.parameter Name
        The alias name to find (optional, may contain wildcards.)
    .inputs
        None. This command does not accept pipeline input.
    .outputs
        Zero or more dictionary entries representing a type alias & type literal pairing.
#>
    param(
        [parameter(position=0)]
        [validatenotnullorempty()]
        [string]$Name = "*"
    )
    
    $dict = [psobject].Assembly.GetType("System.Management.Automation.TypeAccelerators")::get
    $matches = $dict.Keys | ? { $_ -ilike $Name }

    if ($matches) {
        $dict.GetEnumerator() | where key -in $matches
    } elseif (
        -not [System.Management.Automation.WildcardPattern]::ContainsWildcardCharacters($Name))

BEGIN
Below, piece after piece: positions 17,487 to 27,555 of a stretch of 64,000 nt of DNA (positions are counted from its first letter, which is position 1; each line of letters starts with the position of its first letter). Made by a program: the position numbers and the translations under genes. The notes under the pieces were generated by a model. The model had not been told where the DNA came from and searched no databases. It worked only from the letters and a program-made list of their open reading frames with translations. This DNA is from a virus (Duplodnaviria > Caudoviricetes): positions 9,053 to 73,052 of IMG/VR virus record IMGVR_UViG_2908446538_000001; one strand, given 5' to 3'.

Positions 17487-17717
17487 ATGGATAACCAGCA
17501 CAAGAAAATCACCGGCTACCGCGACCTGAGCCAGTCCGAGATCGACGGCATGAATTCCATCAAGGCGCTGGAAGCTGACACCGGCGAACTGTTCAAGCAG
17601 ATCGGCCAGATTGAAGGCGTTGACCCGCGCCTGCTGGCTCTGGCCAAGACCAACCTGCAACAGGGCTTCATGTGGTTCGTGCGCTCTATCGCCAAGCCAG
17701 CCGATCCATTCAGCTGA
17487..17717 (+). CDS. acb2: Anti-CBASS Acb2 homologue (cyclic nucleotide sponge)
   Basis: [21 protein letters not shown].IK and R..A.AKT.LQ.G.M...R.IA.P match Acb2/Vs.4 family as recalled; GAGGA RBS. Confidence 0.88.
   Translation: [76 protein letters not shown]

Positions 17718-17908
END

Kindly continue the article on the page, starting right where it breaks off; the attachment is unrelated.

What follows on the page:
{
        write-error -Message "No exact match found for alias '$Name'"
    }
}

Manning: PowerShell Deep Dives on Deal of the Day

I had the honour to be involved doing a little bit of editing work on the developer section for Jeffrey Hicks’ latest venture on Manning Books: PowerShell Deep Dives. Today it’s their Deal of the day, so use the following code to get a discount. All profits go to Save the Children!

Code: dotd0725tw

Here’s an abstract:

PowerShell Deep Dives is a trove of essential techniques and practical guidance. It is rich with insights from experts who won them through years of experience. The book's 28 chapters, grouped in four parts (Administration, Scripting, Development, and Platforms), were hand-picked by four section editors: Jeffery Hicks, Richard Siddaway, Oisín Grehan, and Aleksandar Nikolić. Whether you're just getting started with PowerShell or you already use it daily, you'll find yourself returning to this book over and over.